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California Considers Doubling its Taxes

6 min readBy: Jared Walczak

A proposed constitutional amendment (ACA 11) in California would increase taxes by $12,250 per household, roughly doubling the state’s already high taxA tax is a mandatory payment or charge collected by local, state, and national governments from individuals or businesses to cover the costs of general government services, goods, and activities. collections, to fund a first-in-the-nation single-payer health-care system. The top marginal rate on wage income would soar to 18.05 percent—nationally, the median top marginal rate is 5.3 percent—and the state would adopt a new 2.3 percent gross receipts taxA gross receipts tax, also known as a turnover tax, is applied to a company’s gross sales, without deductions for a firm’s business expenses, like costs of goods sold and compensation. Unlike a sales tax, a gross receipts tax is assessed on businesses and apply to business-to-business transactions in addition to final consumer purchases, leading to tax pyramiding. (GRT), at a rate more than three times that of the country’s highest current pure GRT.

All told, the new tax package is intended to raise an additional $163 billion per year, which is more than California raised in total tax revenue any year prior to the pandemic.

The new taxes would take three forms:

  1. Surtaxes atop the current individual income taxAn individual income tax (or personal income tax) is levied on the wages, salaries, investments, or other forms of income an individual or household earns. The U.S. imposes a progressive income tax where rates increase with income. The Federal Income Tax was established in 1913 with the ratification of the 16th Amendment. Though barely 100 years old, individual income taxes are the largest source of tax revenue in the U.S. structure beginning at $149,509 in income;
  2. A graduated-rate payroll taxA payroll tax is a tax paid on the wages and salaries of employees to finance social insurance programs like Social Security, Medicare, and unemployment insurance. Payroll taxes are social insurance taxes that comprise 24.8 percent of combined federal, state, and local government revenue, the second largest source of that combined tax revenue. system with the top rate kicking in for employees with more than $49,990 in annual income; and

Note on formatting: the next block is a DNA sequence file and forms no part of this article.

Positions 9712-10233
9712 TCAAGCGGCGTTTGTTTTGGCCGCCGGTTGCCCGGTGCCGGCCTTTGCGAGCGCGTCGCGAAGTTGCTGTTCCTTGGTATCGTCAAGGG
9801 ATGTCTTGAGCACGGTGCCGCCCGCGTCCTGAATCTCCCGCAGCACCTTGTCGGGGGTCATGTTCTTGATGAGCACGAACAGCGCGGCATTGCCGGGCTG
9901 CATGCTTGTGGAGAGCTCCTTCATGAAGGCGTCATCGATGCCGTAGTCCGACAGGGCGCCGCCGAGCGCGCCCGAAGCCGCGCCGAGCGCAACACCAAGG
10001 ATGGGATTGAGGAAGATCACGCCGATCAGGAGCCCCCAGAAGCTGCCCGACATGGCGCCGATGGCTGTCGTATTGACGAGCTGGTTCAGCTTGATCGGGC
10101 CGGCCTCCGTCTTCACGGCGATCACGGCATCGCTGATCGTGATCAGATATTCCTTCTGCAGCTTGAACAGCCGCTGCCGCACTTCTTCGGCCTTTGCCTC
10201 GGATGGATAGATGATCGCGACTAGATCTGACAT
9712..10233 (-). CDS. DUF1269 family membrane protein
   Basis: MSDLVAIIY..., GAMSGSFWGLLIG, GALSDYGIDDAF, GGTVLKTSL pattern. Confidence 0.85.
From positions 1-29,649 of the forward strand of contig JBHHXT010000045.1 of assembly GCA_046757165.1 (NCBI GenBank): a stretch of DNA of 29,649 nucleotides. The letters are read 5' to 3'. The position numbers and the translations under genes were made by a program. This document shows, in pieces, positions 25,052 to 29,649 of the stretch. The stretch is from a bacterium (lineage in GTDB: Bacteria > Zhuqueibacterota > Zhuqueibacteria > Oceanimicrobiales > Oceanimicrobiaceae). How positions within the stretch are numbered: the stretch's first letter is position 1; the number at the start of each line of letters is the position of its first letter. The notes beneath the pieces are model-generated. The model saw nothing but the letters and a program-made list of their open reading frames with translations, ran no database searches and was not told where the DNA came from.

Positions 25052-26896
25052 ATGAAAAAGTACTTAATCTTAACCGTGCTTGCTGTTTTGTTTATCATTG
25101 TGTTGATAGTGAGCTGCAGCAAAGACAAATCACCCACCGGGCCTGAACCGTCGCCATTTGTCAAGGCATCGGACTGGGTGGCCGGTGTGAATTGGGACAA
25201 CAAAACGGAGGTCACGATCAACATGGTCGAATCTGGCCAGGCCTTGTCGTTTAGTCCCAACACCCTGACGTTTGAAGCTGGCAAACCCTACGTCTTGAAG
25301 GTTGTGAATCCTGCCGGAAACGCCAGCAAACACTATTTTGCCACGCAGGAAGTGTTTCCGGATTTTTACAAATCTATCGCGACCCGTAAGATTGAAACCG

3. A gross receipts tax of 2.3 percent, excluding the first $2 million of business income.

Two states currently have payroll taxes for purposes other than funding their unemployment insurance system. In Massachusetts, a recently adopted payroll tax of 0.68 percent is imposed atop the state’s 5.0 percent flat individual income tax. In Nevada, there is a payroll tax of 1.475 percent in lieu of any individual income tax. California would impose a payroll tax of up to 2.25 percent atop an individual income tax that already has a top marginal rate of 13.3 percent.

Similarly, several states have gross receipts taxes in lieu of corporate income taxes. In Ohio, for instance, there is a 0.26 percent gross receipts tax, adopted to replace the state’s corporate income taxA corporate income tax (CIT) is levied by federal and state governments on business profits. Many companies are not subject to the CIT because they are taxed as pass-through businesses, with income reportable under the individual income tax. , capital stock tax, and business tangible property taxA property tax is primarily levied on immovable property like land and buildings, as well as on tangible personal property that is movable, like vehicles and equipment. Property taxes are the single largest source of state and local revenue in the U.S. and help fund schools, roads, police, and other services. . In California, by contrast, a 2.3 percent gross receipts tax—almost nine times Ohio’s rate—would be imposed in addition to tangible property taxes and an 8.84 percent corporate income tax, and an aggressive one at that, the only state-level corporate income tax in the country with a worldwide tax baseThe tax base is the total amount of income, property, assets, consumption, transactions, or other economic activity subject to taxation by a tax authority. A narrow tax base is non-neutral and inefficient. A broad tax base reduces tax administration costs and allows more revenue to be raised at lower rates. .

And while 16 states either implemented or enacted individual or corporate income tax cuts in 2021, and more are looking to join them in 2022, California policymakers want voters to approve five new surtaxA surtax is an additional tax levied on top of an already existing business or individual tax and can have a flat or progressive rate structure. Surtaxes are typically enacted to fund a specific program or initiative, whereas revenue from broader-based taxes, like the individual income tax, typically cover a multitude of programs and services. es, with a top rate of 2.5 percent atop the current 13.3 percent top marginal income tax rate and the proposed new 2.25 percent payroll tax, for a combined top marginal rate of 18.05 percent. This is more than 7 percentage points higher than the next-highest rates in Hawaii (11 percent), New York (10.9 percent), and New Jersey and the District of Columbia (both at 10.75 percent).

Issues with the proposal abound.

For instance, the payroll tax exempts employers with fewer than 50 resident employees, punishing small businesses for expanding and creating a meaningful tax cliff. Imagine, for instance, the overly simplified hypothetical of a company with 49 employees making $80,000 each. At 49 employees, the company has no payroll tax burden. Hiring one additional employee generates a tax bill of $90,000—more than that employee’s salary!